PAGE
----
That being said, Trank also commented that the film's finale was meant to be a homage to the extravagant and entertaining climaxes of traditional superhero films involving superpowered people knocking around buildings. Plus, the whole plot is kicked off a trio of teenagers wandering into a strange underground cave lined with crystals, which certainly sounds like a classic superhero origin story. As a result, the production is far from devoid of ingredients specific to superhero cinema. Still, if you ask the movie's own writer and director, "Chronicle" is countless other things before it's a superhero film.

How Chronicle subverted found-footage cinematography norms

If you've seen a typical found-footage movie, then you know the conventions of how camerawork in these projects operates. Lots and lots of shaky-cam to simulate emotional intensity and the idea that we're watching inexperienced people navigate larger-than-life scenarios. Though intended to be an immersive approach to filmmaking, these clichés often end up being distracting at best and nauseous at worst. When it came to making "Chronicle," Josh Trank was conscious of the camerawork standards of the subgenre his movie was inhabiting. With this consciousness in tow, Trank set out to subvert viewer expectations.

"I wanted to prove that I could make a movie that existed in the style to elevate the aesthetic to something more cinematic," Trank said of the camerawork in "Chronicle" to GamesRadar. This goal inspired Trank's perception that no major filmmaker wanted to approach this subgenre because it was perceived as lesser than traditionally-filmed projects. To counter this concept, Trank decided to have "Chronicle" filmed through especially thoughtful camerawork that could "elevate" the subgenre. 

This included using the superpowered characters' telekinetic abilities to control the cameras to create unique shots and framing compared to the typical found-footage film. He also noted that he wanted Andrew's constant filming of everything to reflect his obsessive nature, which provided another trait of "Chronicle" that utilized the found-footage tactic for deeper means than just regurgitating the gimmicky visual tropes of the subgenre.

Chronicle was made to emphasize emotion over logic

Because "Chronicle" is so grounded in reality, it could be tempting for viewers to analyze its every frame and figure out the character motivations and underlying logic for every single moment of the project. Of course, given that this feature involves people who can fly or crush cars with their minds, adhering to traditional forms of logic here is a fool's errand. Plus, Josh Trank has gone on record saying that "Chronicle" isn't meant to be something where logical developments trump all other aspects of the story.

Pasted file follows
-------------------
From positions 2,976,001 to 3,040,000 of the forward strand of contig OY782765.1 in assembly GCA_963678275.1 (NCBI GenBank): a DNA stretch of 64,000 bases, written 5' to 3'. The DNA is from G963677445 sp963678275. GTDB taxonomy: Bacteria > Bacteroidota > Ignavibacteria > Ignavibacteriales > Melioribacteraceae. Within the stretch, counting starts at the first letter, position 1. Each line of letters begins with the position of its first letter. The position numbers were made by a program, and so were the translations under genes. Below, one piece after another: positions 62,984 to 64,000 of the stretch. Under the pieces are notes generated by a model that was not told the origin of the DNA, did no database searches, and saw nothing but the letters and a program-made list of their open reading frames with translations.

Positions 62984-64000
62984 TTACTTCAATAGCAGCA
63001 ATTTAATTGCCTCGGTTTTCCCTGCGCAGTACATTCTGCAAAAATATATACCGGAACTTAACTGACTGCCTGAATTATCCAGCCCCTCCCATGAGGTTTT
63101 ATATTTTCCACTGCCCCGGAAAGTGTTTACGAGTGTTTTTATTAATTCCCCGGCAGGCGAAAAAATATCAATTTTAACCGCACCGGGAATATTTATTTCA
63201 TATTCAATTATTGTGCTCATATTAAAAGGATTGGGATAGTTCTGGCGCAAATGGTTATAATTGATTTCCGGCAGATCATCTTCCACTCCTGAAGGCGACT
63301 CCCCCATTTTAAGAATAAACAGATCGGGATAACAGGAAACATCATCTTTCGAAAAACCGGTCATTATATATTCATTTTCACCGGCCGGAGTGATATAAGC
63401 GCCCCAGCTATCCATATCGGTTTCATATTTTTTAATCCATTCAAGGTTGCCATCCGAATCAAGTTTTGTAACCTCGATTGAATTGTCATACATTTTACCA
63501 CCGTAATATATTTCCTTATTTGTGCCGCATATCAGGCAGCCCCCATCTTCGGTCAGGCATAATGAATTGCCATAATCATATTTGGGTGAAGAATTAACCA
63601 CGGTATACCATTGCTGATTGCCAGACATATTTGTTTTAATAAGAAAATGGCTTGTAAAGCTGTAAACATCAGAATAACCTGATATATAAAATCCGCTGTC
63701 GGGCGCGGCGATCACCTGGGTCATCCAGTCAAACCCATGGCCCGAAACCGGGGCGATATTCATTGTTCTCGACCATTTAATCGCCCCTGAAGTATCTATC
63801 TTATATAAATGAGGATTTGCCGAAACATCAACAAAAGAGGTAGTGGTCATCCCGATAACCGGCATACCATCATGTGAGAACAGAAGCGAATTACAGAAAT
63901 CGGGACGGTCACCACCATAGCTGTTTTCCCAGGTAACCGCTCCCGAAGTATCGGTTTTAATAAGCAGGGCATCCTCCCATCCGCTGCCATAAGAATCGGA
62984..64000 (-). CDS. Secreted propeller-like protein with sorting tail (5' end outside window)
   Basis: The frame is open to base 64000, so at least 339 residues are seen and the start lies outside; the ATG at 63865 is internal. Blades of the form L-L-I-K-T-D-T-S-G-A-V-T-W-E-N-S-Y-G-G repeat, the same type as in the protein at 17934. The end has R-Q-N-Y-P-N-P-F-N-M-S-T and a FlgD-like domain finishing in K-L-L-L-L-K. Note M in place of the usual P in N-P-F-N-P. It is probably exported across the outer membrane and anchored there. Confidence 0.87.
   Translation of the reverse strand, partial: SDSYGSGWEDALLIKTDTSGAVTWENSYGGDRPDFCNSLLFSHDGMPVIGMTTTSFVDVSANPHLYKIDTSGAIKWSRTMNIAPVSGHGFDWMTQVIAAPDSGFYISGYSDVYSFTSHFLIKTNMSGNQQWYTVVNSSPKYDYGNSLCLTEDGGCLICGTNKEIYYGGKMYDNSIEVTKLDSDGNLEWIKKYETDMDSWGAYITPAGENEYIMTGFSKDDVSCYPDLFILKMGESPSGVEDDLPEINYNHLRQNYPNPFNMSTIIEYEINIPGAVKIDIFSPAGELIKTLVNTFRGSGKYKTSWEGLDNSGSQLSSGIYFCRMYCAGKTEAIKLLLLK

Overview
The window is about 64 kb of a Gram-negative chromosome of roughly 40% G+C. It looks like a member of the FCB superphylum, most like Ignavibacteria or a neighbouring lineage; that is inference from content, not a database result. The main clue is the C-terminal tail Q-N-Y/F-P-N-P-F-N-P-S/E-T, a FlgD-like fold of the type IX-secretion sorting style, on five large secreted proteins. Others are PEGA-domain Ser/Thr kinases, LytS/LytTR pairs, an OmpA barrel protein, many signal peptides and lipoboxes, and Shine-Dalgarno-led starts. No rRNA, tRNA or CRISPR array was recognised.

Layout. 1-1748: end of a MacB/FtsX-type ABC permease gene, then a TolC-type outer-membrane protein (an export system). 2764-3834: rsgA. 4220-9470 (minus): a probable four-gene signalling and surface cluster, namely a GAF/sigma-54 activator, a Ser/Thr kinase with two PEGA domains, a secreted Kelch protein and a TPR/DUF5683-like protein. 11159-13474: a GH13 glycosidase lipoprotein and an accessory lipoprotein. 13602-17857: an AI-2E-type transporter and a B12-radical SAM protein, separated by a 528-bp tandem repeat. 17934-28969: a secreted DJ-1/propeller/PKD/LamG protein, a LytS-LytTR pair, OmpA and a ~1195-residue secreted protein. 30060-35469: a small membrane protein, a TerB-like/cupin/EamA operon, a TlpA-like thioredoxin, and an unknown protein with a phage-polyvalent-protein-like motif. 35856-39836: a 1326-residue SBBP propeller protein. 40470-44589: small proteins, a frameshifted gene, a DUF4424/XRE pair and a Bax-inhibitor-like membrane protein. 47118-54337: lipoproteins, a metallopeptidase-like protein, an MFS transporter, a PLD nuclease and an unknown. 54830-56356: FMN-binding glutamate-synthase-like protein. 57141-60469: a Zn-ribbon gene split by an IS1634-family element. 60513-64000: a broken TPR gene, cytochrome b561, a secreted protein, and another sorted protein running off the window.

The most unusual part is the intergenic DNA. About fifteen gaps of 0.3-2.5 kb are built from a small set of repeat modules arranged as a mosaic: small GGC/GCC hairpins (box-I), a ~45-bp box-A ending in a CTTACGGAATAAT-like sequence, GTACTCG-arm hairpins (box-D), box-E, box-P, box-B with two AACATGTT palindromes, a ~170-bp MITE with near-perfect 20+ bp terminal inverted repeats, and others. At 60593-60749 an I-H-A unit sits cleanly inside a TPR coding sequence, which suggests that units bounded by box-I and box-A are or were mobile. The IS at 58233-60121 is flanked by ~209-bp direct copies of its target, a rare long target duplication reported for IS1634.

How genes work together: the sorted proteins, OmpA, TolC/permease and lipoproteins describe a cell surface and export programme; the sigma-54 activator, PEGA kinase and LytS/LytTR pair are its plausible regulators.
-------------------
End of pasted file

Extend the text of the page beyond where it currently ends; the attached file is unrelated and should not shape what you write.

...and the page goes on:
This includes the mysterious cave where the three leads of "Chronicle" get their superpowers. This location never gets a proper explanation in the film, which is by design. "It was very important in this film to not worry about the answer of what's in that cave," Trank explained to IndieWire. "The film is a first-person perspective, and the most important feeling is the emotional experience of what this would feel like, instead of searching for the science fiction movie answers." 

This meant that Trank eschewed standard elements on this subgenre, like government officials delivering exposition-laden dialogue providing detailed explanations for how superpowered elements work. The focus, for Trank, was on the central friendship between the three leads and exploring what happens to someone like Andrew the moment he gets extraordinary superpowers. Exploring these internal elements meant emotion had to be given precedent over logic when writing "Chronicle."

The box office achievements of Chronicle

"Chronicle" was not intended to be a massive juggernaut. It wasn't expected to bomb, but being a low-budget movie released the same weekend as the 2012 Super Bowl, box office expectations were not sky-high. However, once it hit theaters, the production, thanks to a great marketing campaign, quickly took off with moviegoers. Grossing $22.4 million in its opening weekend, "Chronicle" debuted atop the domestic box office and scored the fourth-biggest debut at the time for a feature opening over the same weekend as the Super Bowl, as observed by MTV.

The movie arrived at a peak time for the found-footage genre at the domestic box office. Just three months earlier, "Paranormal Activity 3" took the franchise to a fantastic $103.4 million North American haul while January 2012 was kicked off with the sleeper hit "The Devil Inside." These projects satisfied a voracious appetite that the public had for films seemingly caught with everyday handheld cameras. The fact that "Chronicle" offered something action-oriented rather than just straight-up horror also allowed it to offer something different compared to most other found-footage movies.

"Chronicle's" box office success, though, has proven impressive even beyond the year it came out. Its $64.4 million North American box office haul ended up being bigger than the lifetime domestic gross of Josh Trank's significantly costlier follow-up project, "Fantastic Four." Turns out the director's original take on superheroes was much more appealing to the public than that later Marvel Comics adaptation.

The struggles to make Chronicle 2

When a movie proves successful in Hollywood, only one development from there is certain: a sequel. Given how incredibly profitable the ultra-cheap "Chronicle" was, it's no surprise that 20th Century Fox immediately went to work on getting a follow-up assembled. Since original director Josh Trank was committed to "Fantastic Four" shortly after "Chronicle" launched in theaters, Max Landis was the sole screenwriter of this proposed follow-up. In a 2020 Polygon interview, Trank revealed that the proposed sequel would've focused on a new female lead who was obsessed with Alex Russell's character in the original "Chronicle," Matt, and eventually would've become an armored superhero in the vein of Iron Man.

Trank went on to explain that this proposed sequel was far removed from any of his original lofty ambitions for the first "Chronicle." He also noted that he'd done everything in his power to prevent this sequel from becoming a reality as he was worried about how badly such a project would turn out. It does feel fitting that a boldly original film like "Chronicle" would avoid getting saddled with a subpar sequel, but that could eventually change. 

In August 2021, producer John A. Davis revealed new, female-led incarnation of "Chronicle 2" was in active development. Whether or not this is the version of "Chronicle 2" that finally gets off the ground remains to be seen, but Trank will surely have some choice words to say about the project.